For more than eighty years, The New Yorker has been home to some of the toughest, wisest, funniest, and most moving sportswriting around. The Only Game in Town is a classic collection from a magazine with a deep bench, including such authors as Roger Angell, John Updike, Don DeLillo, and John McPhee. Hall of Famer Ring Lardner is here, bemoaning the lowering of standards for baseball achievementain 1930. John Cheever pens a story about a boyas troubled relationship with his father and the national pastime. From Lance Armstrong to bullfighter Sidney Franklin, from the Chinese Olympics to the U.S. Open, the greatest plays and players, past and present, are all covered in The Only Game in Town. At The New Yorker, itas not whether you win or loseaitas how you write about the game.CALVIN TRILLIN a#39;Walking from the Oval Track to the Endurance Track at the Fifth Annual Paul Bunyan Snowmobile Derby, I happened ... everyone at the derby assumed I was there to replace the hotadog supply at the refreshment tent or repair the loudspeaker system. ... The owner of a Ski-Dooaa black-and-yellow machine that has the largest share of the marketaordinarily wears a suit that is blackanbsp;...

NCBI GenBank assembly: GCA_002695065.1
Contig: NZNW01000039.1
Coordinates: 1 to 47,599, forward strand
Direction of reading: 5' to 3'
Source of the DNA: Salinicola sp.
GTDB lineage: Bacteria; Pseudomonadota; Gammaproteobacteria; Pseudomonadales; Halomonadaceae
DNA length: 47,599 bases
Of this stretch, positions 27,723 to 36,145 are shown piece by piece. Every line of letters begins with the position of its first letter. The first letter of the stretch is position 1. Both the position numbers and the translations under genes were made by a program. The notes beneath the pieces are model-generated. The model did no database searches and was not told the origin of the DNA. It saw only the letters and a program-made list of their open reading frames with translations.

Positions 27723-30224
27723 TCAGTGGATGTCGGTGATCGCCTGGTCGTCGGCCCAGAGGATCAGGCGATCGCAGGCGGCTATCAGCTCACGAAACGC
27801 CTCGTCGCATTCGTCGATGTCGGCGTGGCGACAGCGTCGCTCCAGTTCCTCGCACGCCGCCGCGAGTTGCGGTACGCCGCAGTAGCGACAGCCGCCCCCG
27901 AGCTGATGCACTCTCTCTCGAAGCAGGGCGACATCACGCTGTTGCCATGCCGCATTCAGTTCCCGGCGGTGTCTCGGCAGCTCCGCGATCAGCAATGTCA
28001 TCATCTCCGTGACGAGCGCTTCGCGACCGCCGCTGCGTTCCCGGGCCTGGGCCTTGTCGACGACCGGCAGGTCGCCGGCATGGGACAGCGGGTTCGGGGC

|Title||:||The Only Game in Town|
|Publisher||:||Random House - 2010-06-08|